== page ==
Not even racist humor is novel in the long history of medical education. In the early 20th century, it was common for medical students to pose with cadavers, often dressing bodies up or placing them in positions meant to be humorous. At times, these posed images could be quite racist, in addition to generally insensitive, as seen in John Harley Warner and James Edmonson’s “Dissection: Photographs of a Rite of Passage in American Medicine, 1880-1930.” In 1902, medical students from the College of Physicians and Surgeons of Baltimore staged a photo in which they gathered around a cadaver. (The body’s race is not identified in the photo.) The cadaver lay on a dissecting table with students holding bone saws and scalpels. They wrote in large print on the table, “All C—ns Smell Alike to Us.”
These racist photos again remind us of the social component of education: Students took these photos and made these racist jokes as mementos of the friendships and mastery over cadavers that they cultivated together in medical schools.
These photos were taken at the apex of the era of eugenics as well, a movement in which many medical professors played a leading role. In the now infamous correspondence published in 1893 between Hunter Holmes McGuire — medical professor in Richmond, president of the American Medical Association and namesake of the Hunter Holmes McGuire Veterans Administration Medical Center in Richmond — and George Frank Lydston, a professor at the Chicago College of Physicians and Surgeons, the two doctors advocated castration for African American men convicted of raping white women in the South. Lydston argued that this was a humane alternative to lynching. As in the antebellum medical school, eugenics-era doctors saw it as their duty to control African Americans for the benefit of the white population. Historians, however, have since proved that many African Americans lynched in the South were not even accused of rape, much less convicted of it.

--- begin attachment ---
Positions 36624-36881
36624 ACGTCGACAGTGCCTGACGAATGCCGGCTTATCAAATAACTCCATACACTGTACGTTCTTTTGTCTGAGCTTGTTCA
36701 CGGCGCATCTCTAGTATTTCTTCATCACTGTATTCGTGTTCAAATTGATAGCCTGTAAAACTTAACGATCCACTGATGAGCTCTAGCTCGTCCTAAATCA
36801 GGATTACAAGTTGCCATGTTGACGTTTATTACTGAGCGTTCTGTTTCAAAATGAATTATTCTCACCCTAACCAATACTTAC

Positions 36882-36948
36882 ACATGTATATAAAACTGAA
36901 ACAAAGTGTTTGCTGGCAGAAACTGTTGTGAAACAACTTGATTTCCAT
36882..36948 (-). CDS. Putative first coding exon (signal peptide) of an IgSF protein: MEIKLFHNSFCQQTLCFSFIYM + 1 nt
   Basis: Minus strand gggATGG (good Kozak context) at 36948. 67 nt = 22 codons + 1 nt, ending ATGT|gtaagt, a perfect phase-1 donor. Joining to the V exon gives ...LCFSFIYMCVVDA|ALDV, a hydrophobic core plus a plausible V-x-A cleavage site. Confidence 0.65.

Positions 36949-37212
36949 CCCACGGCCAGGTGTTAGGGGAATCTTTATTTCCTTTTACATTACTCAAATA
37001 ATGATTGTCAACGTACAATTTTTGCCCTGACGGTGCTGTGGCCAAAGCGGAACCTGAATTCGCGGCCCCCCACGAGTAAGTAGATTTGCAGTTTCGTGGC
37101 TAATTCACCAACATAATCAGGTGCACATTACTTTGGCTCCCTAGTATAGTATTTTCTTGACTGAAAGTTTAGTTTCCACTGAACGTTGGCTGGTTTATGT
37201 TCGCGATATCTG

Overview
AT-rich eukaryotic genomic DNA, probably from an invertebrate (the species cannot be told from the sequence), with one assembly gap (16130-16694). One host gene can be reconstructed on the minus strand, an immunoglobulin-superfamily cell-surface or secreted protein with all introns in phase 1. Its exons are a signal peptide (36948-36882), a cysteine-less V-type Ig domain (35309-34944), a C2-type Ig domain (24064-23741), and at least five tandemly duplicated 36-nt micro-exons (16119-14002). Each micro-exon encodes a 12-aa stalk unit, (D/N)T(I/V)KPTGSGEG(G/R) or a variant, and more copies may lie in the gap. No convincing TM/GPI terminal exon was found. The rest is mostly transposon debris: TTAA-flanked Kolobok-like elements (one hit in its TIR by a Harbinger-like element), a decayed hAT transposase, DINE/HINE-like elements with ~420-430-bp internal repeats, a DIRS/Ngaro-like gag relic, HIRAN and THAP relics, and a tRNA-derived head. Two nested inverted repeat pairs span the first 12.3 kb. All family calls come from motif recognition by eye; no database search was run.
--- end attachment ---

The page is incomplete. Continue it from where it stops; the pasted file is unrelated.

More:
In light of this history, Northam’s yearbook photos represent not an aberration or an unfortunate episode, but rather one more marker of medical schools’ ongoing problem with racism.
The consequences of this medical racism are profound. First, in a 2016 study of medical students at the University of Virginia, many students said they believed that African Americans feel less pain than other patients, which could explain why black patients’ pain often goes under-treated. Second, belief in race-based medicine prevents doctors from searching for social causes of racial health disparities. Take, for example, hypertension. Comparative studies of hypertension among African Americans, Afro-Caribbean people and West Africans reveals heightened levels only among African Americans, even though these groups have some shared ancestry. Thus, assuming genetics are at the root of hypertension discrepancies hinders searches into the real causes of the disparities.
Putting the Northam photo into the context of this longer history of racism in American medical schools shows that the stakes are higher than just the outing of a single politician with a racist past. In context, the photo reminds us of the multiple facets of institutional racism. Not only does it reveal how many contemporary politicians, Democrats and Republicans, were educated in institutions that promoted toxic whiteness, but also just how deeply entrenched these ideas and stories are in the history of medicine in the United States.
This piece has been updated